Thursday, November 20, 2008

Why grad school was not for me

I like to stay in touch with the extremely limited population of women in Computer Science at my alma mater, being a woman who graduated CS. Every once and a while, we do stuff together. This time, it was tea. During tea we were chattering away about academic life, since most of the people who went were students and HAVE no other life, I was struck by the different experiences that everyone else was having and the ones I was having as a member of industry. This has made me reflect on my decision to not go to grad school and instead dig for employment.

It took me 9 months to find a job. There's a story behind that, but bottom line is that I finally found one and for the last 10 months I've been happily sitting at a computer and programming.

The grad students I was talking with? They were impassioned, all fired up for their chosen disciplines and extremely intelligent. They had brains full of thoughts that will eventually translate lead to concrete advances in their fields.


Maybe it's just me, but I drove myself nuts in college. At the end I was jaded enough to decide that a third of my professors didn't know the first thing about teaching and another third didn't care enough about their subjects to impart anything of value. My favorite teachers were the in-the-thick-of-it teachers who had opportunities for learning coming out their ears instead of the ones with dusty theories lurking in our 'required' reading. By the time I got out of college - five years and two degrees later - I was fired up to go out and DO something with what I'd learned.

It just struck me how sheltered these thirty-something, extremely talented students were when it came to the outside world. It was like they lived in a bubble of academia and anything that didn't enter and rub up against their shins like a purring cat didn't get any notice at all. What was most terrifying was one of their comments, "Most people don't know what they want to focus on when they go to grad school." So... passion but no focus and no idea what you want to do with it? It sounds to me like they were allowing academia to babysit them until they were ready to come out of their cocoons.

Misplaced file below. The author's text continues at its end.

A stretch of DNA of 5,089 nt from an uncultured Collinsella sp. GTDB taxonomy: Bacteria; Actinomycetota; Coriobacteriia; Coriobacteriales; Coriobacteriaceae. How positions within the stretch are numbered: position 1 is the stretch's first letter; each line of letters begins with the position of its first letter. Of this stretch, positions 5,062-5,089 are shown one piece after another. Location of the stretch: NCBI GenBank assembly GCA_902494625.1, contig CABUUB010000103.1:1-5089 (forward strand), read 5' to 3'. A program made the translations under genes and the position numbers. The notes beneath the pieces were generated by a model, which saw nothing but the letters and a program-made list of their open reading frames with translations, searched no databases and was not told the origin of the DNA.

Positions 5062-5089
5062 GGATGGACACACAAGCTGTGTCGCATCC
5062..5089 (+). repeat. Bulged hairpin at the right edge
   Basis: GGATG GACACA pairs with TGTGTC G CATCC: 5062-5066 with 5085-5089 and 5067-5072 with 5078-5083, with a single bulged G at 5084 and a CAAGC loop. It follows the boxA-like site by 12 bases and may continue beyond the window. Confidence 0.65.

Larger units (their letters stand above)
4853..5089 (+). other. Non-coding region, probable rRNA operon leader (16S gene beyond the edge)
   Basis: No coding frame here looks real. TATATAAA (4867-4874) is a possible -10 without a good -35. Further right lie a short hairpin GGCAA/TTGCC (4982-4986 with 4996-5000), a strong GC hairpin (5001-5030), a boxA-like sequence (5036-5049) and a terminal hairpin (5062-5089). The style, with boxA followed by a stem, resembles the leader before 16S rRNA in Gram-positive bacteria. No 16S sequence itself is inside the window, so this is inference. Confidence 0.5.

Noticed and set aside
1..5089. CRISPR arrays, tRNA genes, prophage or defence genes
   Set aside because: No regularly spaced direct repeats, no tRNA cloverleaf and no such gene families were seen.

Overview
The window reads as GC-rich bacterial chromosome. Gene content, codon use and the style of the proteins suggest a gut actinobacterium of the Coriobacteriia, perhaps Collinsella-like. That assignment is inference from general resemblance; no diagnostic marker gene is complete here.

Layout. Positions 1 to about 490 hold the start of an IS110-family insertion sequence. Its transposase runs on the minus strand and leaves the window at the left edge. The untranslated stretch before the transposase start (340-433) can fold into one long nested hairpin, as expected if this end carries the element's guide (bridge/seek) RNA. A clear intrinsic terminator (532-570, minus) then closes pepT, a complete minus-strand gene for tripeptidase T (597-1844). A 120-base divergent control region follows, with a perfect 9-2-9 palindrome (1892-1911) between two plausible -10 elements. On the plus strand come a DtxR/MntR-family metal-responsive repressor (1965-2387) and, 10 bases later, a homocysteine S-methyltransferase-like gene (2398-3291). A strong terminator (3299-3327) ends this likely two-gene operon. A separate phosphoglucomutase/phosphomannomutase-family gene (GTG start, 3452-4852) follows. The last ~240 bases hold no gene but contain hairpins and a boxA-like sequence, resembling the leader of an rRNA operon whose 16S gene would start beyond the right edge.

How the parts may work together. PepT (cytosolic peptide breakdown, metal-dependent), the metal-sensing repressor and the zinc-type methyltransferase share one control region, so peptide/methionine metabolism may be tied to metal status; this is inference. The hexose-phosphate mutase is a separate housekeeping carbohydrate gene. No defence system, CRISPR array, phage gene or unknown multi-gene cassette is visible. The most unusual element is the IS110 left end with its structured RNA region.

Of course, I'm flaunting my immaturity here. I wouldn't have been able to hack grad school. My senior thesis was a sad display of constructive criticism laced with bitterness at the pitfalls of my own education. I went out and got a job because I wasn't impassioned enough about anything I was doing when I graduated to ever want to touch it academically ever again. I wanted a job that wasn't popping popcorn, an income that could handle car insurance and an apartment with a washing machine. Now, though, I'm seeing why I was so adverse to academia.

All the opportunities I thought I had when I graduated followed paths that my interests had diverged from long ago.

Now that I'm set loose upon the world I've found that I'm a programmer, but... that's not my life. I dream in code when there's a sticky problem that I'm obsessing over, but I just as often write short stories, design graphics for websites, and go hiking. By the time I finished schooling, I just didn't care about the direction that my education had been taking me. I had started school optimistic, but the more I'd learned the more rigid the curriculum had gotten until I wasn't even vaguely pointed in the right direction. At the time, trying again from a different angle wasn't an option. My backlash against my own education was to abandon it for the realities of business and industry.

I've moved on. I've gradually discovered over the course of the past year that while I may have a job in my field, it's not who I am. It's something I do, it's something I enjoy doing, and it's something I've decided is interesting and dynamic enough to keep my attention. But it's not my box.

I could never have gone to grad school in CS because it is an interest and not a passion. I might have been able to go for Theatre, but even with the love I have for the discipline it would have been even worse because it was a degree I took to cling to something familiar. Forcing myself to continue in either field would have placed me in a definition that I would have apathetically accepted and quietly resented without consciously acknowledging it.

Now, however, I'm seeing more realities. There's no syllabus now, nothing holding me anywhere beyond a love of where I am and who I'm with.

College was nice. Safe. It was comforting struggling towards something you knew everyone else was struggling for. There was a network of authority figures to tell you 'hey, good job' even when your good job was just waking up in the morning. That's no longer the reality I live. There's now a heady sense of independence that I would have been unable to find if I'd continued schooling immediately after graduation from CS. It's not the right choice for everyone, but it was for me.

That and it's delightful to say, "I've reached my goal, time for a new goal."

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